Monday, November 19, 2007
Scream 2007: Analog Live! at the Redcat Theater
Scream 2007 has been of the highlights of my concert year. Matrix Synth tipped me off to this event quite awhile back and I immediately checked for when tickets went on sale. This was an event that one can only hope will be duplicated again. The premise of this event was to gather forerunners of the analog world for a monumental display. It was a Jedi council of analog synthesis masters.
Gary Chang was first as he played a piece entitled "Sancturies:Faith". Gary sat behind his massive Wiard system and a sea of blinking lights started to twinkle around him. Gary has a history of film scoring and showcased this talent with an stunning ambient piece. It reminded me of something that Ulrich Schnauss would do. It was cinematic in the true sense of the word. The only way to describe it would be if you were traveling the ocean on a bright day as a light mist hit you. I am sure many others in the audience visualized something else. There was a screen running visuals throughout the show but I was more enthralled with the performers. Gary's song lasted roughly nine minutes but it went by in seconds.
Chas Smith was next with his song "The Ghosts on the Windows". Chas Smith is a welder and designer of large metal mechanisms and brought some of his crazy inventions including "The Towers" and "Guitarzilla". "The Towers" are large titanium rods with titanium plates welded on the ends. Chas had some mallets that he would use to generate a hollow metallic chimey soundscape. His song did conjure images of ghosts and darkness. When the titanium rods were struck, it sent an icy chill throughout the room. It was striking how musical the rods were. Chas would later use his "Guitarzilla" which is a 12 string neck and an 8 string bass neck with a bevy of effects pedals at his feet.
Cold Blue Music distributes some of Chas Smith's cds. Chas's song lasted about 10 minutes.
Peter Grenader was next with "The Secret Life of Semiconductors". It was Part 4 and the Coda from the original piece and this is where the analog action really started to heat up. Peter runs Plan B synthesizers which are featured along with Livewire in Alessandro Cortini's EAR modular system. Peter's piece started with rapid fire drums that were punctuated with almost xylophone sound swells as the momentum continually built. A large round of applause capped his performance.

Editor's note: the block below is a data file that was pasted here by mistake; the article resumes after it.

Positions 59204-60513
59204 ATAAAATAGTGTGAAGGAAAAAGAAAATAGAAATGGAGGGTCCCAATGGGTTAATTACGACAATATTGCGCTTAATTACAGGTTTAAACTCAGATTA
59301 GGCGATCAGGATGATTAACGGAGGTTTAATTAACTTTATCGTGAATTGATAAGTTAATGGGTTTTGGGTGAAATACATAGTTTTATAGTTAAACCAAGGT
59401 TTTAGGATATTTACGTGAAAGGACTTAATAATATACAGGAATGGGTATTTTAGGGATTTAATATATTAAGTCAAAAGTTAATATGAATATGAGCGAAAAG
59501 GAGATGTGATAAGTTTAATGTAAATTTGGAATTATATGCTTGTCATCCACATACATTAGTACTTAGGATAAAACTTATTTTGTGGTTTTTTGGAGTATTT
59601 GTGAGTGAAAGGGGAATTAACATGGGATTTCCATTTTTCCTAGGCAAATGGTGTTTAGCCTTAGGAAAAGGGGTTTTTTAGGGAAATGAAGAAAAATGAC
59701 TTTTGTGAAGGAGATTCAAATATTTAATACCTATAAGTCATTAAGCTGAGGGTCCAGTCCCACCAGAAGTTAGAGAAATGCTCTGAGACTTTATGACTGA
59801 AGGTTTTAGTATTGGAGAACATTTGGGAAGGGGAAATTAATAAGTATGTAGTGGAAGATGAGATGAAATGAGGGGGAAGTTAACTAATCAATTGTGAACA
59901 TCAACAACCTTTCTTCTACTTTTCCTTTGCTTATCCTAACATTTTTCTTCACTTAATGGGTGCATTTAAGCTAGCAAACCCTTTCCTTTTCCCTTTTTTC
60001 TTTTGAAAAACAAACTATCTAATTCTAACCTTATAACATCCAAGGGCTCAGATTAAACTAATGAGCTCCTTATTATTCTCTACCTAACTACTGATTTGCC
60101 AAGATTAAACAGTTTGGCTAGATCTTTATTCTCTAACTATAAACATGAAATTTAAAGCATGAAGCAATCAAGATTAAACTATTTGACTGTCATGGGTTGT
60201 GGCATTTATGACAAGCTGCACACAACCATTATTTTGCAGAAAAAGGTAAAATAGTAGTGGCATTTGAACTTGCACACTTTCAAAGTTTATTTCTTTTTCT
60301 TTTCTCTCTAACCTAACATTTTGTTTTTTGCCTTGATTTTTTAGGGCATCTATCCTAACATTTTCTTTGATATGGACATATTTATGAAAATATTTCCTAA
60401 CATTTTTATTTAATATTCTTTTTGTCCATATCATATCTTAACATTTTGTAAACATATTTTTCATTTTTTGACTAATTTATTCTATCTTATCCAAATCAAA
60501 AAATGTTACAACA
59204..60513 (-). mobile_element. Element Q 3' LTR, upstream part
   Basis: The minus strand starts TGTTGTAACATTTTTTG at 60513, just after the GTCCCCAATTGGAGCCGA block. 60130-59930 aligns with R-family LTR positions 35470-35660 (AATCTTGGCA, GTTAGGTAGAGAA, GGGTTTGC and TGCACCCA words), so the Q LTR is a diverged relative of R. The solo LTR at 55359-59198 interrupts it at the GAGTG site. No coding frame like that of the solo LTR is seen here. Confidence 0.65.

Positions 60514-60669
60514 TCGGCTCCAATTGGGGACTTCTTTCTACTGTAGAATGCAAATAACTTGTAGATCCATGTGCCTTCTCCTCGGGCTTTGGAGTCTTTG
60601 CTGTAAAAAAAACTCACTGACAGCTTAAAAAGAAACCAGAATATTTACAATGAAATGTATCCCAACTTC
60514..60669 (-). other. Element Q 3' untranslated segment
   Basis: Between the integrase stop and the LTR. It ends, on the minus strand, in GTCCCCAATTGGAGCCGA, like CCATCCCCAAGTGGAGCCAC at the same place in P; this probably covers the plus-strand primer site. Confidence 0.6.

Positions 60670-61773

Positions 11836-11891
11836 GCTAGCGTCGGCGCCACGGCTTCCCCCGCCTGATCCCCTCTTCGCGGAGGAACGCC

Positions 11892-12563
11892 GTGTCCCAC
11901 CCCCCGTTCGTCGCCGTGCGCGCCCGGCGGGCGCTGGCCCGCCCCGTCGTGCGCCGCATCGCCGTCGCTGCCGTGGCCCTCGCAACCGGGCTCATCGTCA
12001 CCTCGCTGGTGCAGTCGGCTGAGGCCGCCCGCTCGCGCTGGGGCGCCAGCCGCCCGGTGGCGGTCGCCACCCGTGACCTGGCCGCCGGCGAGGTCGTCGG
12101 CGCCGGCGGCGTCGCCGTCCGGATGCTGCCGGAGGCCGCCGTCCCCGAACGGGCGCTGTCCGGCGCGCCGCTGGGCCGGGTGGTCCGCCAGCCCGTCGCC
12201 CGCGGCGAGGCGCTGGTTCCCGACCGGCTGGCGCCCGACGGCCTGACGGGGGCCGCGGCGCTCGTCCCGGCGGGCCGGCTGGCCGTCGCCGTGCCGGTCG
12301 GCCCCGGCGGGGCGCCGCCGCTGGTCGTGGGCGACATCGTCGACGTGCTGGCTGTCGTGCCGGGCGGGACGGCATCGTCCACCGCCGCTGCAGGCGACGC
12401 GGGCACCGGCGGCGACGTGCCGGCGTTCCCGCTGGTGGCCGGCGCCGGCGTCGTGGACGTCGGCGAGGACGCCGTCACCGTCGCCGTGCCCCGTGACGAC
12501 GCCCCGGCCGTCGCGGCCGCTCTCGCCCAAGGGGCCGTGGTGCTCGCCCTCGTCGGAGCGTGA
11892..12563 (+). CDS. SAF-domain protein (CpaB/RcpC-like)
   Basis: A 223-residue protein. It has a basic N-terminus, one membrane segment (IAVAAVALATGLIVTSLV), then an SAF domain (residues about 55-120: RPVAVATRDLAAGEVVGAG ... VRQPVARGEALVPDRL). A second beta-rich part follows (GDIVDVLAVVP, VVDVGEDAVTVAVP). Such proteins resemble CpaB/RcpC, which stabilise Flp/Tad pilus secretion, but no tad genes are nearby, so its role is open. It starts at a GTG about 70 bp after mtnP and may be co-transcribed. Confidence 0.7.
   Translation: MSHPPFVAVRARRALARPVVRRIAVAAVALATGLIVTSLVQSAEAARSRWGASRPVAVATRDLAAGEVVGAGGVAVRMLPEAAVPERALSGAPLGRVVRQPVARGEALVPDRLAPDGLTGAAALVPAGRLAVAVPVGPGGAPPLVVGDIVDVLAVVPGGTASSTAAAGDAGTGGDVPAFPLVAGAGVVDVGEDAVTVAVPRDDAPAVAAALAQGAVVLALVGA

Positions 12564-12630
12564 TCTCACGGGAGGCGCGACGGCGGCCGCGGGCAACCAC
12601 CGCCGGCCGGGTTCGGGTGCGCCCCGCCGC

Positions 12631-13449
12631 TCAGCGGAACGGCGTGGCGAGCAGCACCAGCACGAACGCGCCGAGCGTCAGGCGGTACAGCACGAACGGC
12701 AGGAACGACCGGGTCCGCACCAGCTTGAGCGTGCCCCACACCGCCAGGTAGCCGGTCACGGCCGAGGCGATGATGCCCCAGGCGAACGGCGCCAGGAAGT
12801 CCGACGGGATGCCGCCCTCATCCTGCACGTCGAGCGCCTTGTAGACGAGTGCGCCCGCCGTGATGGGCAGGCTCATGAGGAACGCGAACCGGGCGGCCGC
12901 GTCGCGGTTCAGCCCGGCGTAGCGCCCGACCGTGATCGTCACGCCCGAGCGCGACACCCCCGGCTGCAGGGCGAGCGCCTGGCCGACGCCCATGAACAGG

Alessandro Cortini was next. Alessandro had his Buchla 200e system and his EAR Modular system in concordance with his French Connection controller. Alessandro's piece was "Paris 1" and written while he was in Paris while touring with Nine Inch Nails. Alessandro is also in ModWheelmood which I highly recommend you check out. He recently released "Things Will Change" which features some of his songs remixed by some excellent artists like TRS-80, Thavius Beck and my favorite by Roger O'Donnell. Alessandro's song started off with a sequenced arpeggiated piece that he triggered bathed in synth washes. Alessandro used the ring on his French connection to add some theremin like effects to the song.
Thighpaulsandra has an extensive background in electronics and quite the resume having five solo albums and being a member of Spirtualized. Thighpaulsandra performed "The Aborted Ascension of Angel Assassins" which was the most collaborative song of the night. A bundle of gear surrounded him as he played. A detailed setup is listed here. The song started off like a soundtrack to an old video games and Thighpaulsandra would visually cue the other members into the song to add their own analog goodness. I was particularly blow away by his Moog Voyager solo where he used the pitch and modulation wheels extensively. The song had so many layers and elements going on, the listener was immersed in sound. I detected musical moments of Tron, The Terminator and Galaga but infinitely cooler. My mind was already starting to melt.
RIchard Devine closed out the evening in grand fashion. It was a laptop performance that was nothing that I have ever seen or heard. Bit smashing, glitch, reconstruction and deconstruction are some of the descriptive elements for his performance. I could only think that it had elements of sounds from the Matrix but way more intense. I didn't hear any repetitive segments in his song but there was a strong rhythmic component near the end. Richard had a Sony Vaio laptop and an Apple laptop amongst his Korg MS-20 USB controller. Richard looked fiercely intense and cradled his Sony laptop at one point and used the track pad to control the sound elements. His performance was symbolically ended with him pulling the plug on his laptop. My mind was officially blown.
Overall, the evening was one that synth enthusiasts will not forget. Each performance built on itself and culminated to a grand finale. I really hope they could arrange to do something like this again. I have been to roughly 200 concerts this year and this has been the most difficult to describe because it was so amazing.